' EXAMPLE 12 Fourteen parts of maleic anhydride were added to 86 parts of linseed oil and reacted at 220 C. for 10 hours in a nitrogen atmospheric vessel with stirring, resulting in a maleinized linseed oil. The maleinized linseed oil was esterified with 30 parts of ethylene glycol monoethyl ether at 130 C. for 2 hours, to obtain a solution of 77% nonvolatile matter. The acid value of the half esterified material was 64. The half esterified material was neutralized with 0.9 equivalent of diethylamine.

Then, the neutralized maleinized linseed oil was mixed with a neutralized maleinized polybutadiene of Example 2 in the 60/40 solid ratio based on the solids.

A coating material comprising the following formulation was prepared.

Wt. percent Resin solids 80.0 Titanium dioxide 18.6 Carbon black .8 Strontium chromate 0.6

This coating material was diluted with deionized water to 12% non-volatile matter. The pH value of the electro deposition paint bath was 8.3. Electrodeposition was carried out from the bath on zinc phosphate treated steel, galvanized steel, aluminum, brass and tin plated panels with slow stirring at a bath temperature of 25 C. The resulting electrodeposited films were rinsed with water and baked at 160 C. for 30 minutes. Films having thicknesses of about 25,11. were electrodeposited on zinc phosphate treated steel panels at 140 volts for 2 minutes. The throwing power was 65%. The baked film was smooth and the appearance thereof was excellent, water-mark was not formed. Moreover, the edge covering was good. The pencil hardness was H and the results of the Erichsen test and the impact test were 8 mm. and 50 cm. pass, respectively. As the results of alkali and acid resistance tests as in Example 1, it was found that the coated films were not affected by these chemicals. As the result of salt spray test for 240 hours, the rust creep from scratch was 0.5 mm. and the loss of adhesion from scratch was 1 mm., which were excellent.

When alkyd-melamine enamels were topcoated on the electrodeposited films and baked at 130 C. for 20 minutes, the finished coatings had excellent appearance and gloss value of 90 or more.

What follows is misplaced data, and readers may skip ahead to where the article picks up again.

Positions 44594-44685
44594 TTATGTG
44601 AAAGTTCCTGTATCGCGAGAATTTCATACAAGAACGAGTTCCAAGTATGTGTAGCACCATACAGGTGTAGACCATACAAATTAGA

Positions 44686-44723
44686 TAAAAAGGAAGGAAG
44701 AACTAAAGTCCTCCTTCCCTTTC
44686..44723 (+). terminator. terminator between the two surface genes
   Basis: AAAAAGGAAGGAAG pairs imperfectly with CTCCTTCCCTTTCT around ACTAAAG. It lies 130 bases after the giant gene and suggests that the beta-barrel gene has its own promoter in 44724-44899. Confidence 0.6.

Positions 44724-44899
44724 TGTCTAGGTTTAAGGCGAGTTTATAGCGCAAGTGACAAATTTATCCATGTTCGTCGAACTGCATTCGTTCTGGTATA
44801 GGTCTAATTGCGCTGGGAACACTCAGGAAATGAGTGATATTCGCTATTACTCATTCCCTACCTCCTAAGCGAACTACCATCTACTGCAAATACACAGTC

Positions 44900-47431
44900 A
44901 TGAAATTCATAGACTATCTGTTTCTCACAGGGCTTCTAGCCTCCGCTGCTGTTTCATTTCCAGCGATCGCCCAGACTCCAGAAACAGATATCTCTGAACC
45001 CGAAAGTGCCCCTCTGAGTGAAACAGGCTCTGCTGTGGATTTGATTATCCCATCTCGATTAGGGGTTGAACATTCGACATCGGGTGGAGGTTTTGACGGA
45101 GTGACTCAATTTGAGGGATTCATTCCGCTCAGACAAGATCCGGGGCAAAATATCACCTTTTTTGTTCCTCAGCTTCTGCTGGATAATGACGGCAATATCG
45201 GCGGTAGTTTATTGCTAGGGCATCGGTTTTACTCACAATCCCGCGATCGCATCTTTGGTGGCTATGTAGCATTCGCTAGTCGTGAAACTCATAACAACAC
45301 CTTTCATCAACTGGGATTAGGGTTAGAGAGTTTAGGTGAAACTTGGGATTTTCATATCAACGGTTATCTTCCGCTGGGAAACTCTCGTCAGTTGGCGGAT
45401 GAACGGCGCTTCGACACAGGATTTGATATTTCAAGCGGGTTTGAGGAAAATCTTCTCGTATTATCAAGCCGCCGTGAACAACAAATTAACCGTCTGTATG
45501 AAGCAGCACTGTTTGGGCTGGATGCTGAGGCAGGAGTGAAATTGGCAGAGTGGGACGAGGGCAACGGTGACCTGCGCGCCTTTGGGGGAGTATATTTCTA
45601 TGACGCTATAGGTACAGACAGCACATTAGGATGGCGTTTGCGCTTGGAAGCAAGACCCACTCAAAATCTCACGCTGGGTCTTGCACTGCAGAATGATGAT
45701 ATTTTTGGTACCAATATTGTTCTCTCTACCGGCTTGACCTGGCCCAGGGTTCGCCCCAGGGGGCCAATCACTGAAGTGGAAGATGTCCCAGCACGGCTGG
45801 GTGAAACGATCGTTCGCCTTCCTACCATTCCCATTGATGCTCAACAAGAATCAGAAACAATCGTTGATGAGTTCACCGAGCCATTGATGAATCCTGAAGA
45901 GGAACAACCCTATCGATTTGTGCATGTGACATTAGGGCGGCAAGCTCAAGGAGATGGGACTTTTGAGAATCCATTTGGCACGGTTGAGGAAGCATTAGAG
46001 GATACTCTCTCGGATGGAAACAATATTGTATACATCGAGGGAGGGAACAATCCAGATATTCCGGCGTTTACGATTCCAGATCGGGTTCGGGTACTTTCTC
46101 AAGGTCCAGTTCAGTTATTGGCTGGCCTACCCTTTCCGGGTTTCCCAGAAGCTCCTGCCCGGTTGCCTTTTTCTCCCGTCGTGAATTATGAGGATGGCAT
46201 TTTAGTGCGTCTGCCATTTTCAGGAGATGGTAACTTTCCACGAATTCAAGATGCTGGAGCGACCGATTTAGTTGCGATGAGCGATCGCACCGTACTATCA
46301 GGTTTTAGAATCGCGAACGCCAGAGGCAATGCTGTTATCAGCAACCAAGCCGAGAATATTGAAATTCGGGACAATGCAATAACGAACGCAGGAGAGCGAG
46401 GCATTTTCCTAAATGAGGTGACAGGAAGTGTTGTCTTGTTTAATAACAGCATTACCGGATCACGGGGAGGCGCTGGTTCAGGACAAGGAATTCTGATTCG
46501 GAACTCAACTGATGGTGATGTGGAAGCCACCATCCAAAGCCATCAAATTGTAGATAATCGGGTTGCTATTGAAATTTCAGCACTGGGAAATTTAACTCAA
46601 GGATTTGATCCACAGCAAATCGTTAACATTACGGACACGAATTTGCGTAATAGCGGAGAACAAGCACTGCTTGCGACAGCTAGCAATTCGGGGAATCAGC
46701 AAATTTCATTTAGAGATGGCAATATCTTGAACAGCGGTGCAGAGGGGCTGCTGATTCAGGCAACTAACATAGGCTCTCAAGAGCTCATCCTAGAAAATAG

The appearance of films electrodeposited on galvanized steel, aluminum, brass, and tin-plated-panels were excellent. The pencil hardness of the film on the brass panel was \F and those of the other panels were H.

10 EXAMPLE 13 Sixty parts of the maleinized polybutadiene as described in Example 2 and 40 parts of the maleinized linseed oil as described in Example 12 were dissolved in 30 parts of ethylene glycol monoethyl ether and the resulting mixture was heated to achieve half esterification at C. for 2 hours. The acid value of the half esterified material was 70. The resulting material was neutralized with 0.8 equivalent of diethyl amine and a coating material was prepared according to the same formulation as described in Example 12. The coating material was diluted with deionized water to 12% non-volatile matter. The pH value of the diluted coating material was 8.3.

Electrodeposition was carried out by the same method as in Example 1 and baked. The results of test of the films were very similar to those in Example 12.

EXAMPLE 14 Two hundred and forty two parts of coconut oil fatty acids and 424 parts of neopentyl glycol were heated at 180 C. for 1 hour with stirring in a nitrogen atmospheric vessel. 85 parts of adipic acid and 336 parts of trimellitic anhydride were added thereto, and heated continuously at ISO-190 C. for 6.5 hours. The acid value of the reaction product was 55. Then, 250 parts of tert-butanol were added to the product, resulting in a solution of 80% non-volatile matter. The solution was neutralized with 0.9 equivalent of diethyl amine.

The neutralized, maleinized polybutadiene of Example 3, the above-mentioned water-soluble alkyd resin and hexakis (methoxymethyl) melamine were mixed in a 60/32/8 ratio based on the solids to prepare a coating material in the same formulation as described in Example 12.

The coating material was diluted with deionized water to 12% non-volatile matter. The pH value of the coating material was 8.2.

Electrodeposition was carried out by the same method as in Example 1. A film having a thickness of about 251.0 was prepared by electrodeposition at volts for 2 minutes, and the throwing power was 70%. The film baked at C. for 30 minutes was excellent and no watermark was formed. The pencil hardness was 2H and that of the film on a brass panel was H B. Other properties were excellent as in Example 12.